Table of Contents Hide
How are today’s economic realities changing business direction and business opportunities for Evercore?
CUUNJIENG: In the past, cross-border M&A has been all incoming. You’re seeing a bigger balance between incoming and outgoing. You’re seeing Asian clients buying companies or deals outside of the region. For example, a couple of years ago, we advised a Thai client, Indorama Ventures, on their acquisition of Old World Chemicals in Texas, and you’re seeing this across the board in the Philippines.
URC, Universal Robina, bought a New Zealand biscuit company. So first, you’re seeing a little more balance between inflow and outflow. Then, you’re also seeing a lot more interregional acquisitions. In the past, you’ve seen some regional giants open original plants, expand in new countries organically. You’re now seeing they have tasted success outside of their home country, and now they’re willing to acquire things in the other countries they are in because they have an infrastructure there, they have management, and they now want to build scale.
So because of that, this trend is happening, and you’re adding the fact that the liquidity remains very strong, interest rates remain subdued. So it gives everybody an opportunity.
How competitive is the Philippines within the context of ASEAN?
CUUNJIENG: If you look at manufacturing, the king is China, but everybody wants a second or third source. Who would be attractive for manufacturing? In tech services, we would say India would be the largest and the Philippines would be the second source. Now, where else are you going to see things? So if you look at manufacturing, I think Thailand has done a spectacular job.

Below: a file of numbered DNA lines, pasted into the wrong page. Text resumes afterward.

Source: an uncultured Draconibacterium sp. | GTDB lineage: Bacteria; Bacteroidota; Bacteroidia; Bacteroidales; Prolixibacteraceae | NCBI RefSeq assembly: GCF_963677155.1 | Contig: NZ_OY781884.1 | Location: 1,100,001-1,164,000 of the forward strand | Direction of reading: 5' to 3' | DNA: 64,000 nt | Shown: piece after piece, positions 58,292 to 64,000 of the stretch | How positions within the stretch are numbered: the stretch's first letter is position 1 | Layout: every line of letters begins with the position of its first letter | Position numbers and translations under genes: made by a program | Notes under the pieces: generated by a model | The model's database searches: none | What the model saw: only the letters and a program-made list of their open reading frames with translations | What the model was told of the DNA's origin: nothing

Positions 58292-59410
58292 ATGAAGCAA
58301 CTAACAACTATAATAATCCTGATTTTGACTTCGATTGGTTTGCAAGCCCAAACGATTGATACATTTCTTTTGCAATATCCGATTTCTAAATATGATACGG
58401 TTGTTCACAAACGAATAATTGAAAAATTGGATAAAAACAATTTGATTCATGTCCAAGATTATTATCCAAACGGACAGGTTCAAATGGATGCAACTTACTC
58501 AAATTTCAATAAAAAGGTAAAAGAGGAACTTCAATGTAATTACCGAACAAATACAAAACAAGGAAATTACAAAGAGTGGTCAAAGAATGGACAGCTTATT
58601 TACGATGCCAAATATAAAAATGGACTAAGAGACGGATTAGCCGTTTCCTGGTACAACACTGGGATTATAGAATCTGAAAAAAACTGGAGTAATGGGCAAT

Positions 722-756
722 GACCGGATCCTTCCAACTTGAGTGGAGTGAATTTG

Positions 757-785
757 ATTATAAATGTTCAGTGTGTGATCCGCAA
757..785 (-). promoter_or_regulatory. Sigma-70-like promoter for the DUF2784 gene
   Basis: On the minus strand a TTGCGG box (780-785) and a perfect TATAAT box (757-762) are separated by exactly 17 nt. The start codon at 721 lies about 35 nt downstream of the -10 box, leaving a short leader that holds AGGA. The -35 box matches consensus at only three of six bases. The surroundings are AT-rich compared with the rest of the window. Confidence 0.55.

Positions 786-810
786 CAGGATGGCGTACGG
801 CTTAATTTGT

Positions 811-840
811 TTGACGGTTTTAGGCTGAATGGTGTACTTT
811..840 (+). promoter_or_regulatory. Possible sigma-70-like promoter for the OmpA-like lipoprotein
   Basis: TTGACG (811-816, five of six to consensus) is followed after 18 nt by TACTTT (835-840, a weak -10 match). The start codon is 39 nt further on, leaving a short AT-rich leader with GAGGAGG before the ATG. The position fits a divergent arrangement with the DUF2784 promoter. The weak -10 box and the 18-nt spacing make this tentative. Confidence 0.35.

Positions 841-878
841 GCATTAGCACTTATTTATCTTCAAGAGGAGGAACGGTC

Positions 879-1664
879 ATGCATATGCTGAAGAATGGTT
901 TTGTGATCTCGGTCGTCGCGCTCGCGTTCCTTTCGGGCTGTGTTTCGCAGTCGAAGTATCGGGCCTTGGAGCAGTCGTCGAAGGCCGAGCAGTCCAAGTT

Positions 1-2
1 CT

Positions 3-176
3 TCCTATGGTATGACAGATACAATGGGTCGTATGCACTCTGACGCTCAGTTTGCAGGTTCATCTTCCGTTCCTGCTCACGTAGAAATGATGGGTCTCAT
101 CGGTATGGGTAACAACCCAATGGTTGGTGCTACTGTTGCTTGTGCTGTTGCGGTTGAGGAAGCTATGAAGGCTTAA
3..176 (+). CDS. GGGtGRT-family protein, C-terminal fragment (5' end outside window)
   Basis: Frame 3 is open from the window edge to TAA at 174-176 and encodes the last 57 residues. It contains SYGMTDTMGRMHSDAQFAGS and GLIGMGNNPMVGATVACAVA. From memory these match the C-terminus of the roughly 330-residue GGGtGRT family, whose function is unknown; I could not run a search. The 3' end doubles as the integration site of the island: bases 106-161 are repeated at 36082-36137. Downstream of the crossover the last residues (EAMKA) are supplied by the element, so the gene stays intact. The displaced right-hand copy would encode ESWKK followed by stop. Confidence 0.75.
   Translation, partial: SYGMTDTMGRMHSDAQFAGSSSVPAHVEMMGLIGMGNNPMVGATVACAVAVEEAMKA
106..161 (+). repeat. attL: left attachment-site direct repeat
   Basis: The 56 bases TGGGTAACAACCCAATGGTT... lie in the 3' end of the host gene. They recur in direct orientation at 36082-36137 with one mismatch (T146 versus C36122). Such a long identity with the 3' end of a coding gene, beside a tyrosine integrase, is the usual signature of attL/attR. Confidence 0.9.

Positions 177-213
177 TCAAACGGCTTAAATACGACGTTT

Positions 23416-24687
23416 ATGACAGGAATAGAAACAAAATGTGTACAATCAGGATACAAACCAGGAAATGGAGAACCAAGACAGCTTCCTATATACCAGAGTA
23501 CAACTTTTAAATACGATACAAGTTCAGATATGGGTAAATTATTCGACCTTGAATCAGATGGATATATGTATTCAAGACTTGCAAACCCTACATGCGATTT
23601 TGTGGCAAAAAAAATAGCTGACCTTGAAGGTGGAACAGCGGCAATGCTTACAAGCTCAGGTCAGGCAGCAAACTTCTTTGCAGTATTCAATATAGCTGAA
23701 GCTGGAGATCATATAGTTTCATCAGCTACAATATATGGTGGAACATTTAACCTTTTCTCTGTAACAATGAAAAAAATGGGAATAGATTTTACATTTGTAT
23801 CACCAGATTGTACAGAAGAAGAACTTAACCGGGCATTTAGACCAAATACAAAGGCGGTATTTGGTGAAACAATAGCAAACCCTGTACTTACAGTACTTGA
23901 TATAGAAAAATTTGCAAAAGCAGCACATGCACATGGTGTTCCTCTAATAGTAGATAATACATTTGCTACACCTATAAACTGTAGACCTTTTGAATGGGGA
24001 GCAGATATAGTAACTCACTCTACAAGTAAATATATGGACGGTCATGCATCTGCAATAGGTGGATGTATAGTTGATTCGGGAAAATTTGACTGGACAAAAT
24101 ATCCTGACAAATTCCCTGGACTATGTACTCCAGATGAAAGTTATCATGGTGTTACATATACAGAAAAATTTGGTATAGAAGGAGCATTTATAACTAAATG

If you look at the robust supply chain, which everybody has said, that is why they have been quite competitive in attracting and keeping people, Malaysia is defiantly making a very strong and frankly concerted move to get a bigger share of that and it’s having some success. But, the one that for me is really moving up and the growth is much higher would be Vietnam.
Now, if you look at the services related, clearly the Philippines has been doing very well there. I wish there would be more manufacturing related here, but there are structural impediments which this government and the next government and the next government after that will need to address on a fundamental basis to start making the Philippines more competitive from a manufacturing point of view. For starters, the cost of power is higher here by a substantial margin than other Southeast Asian countries….
Evercore Asia Chairman Stephen CuUnjieng on the Philippines & ASEAN competitiveness is originally published by and copyright of The Prospect Group.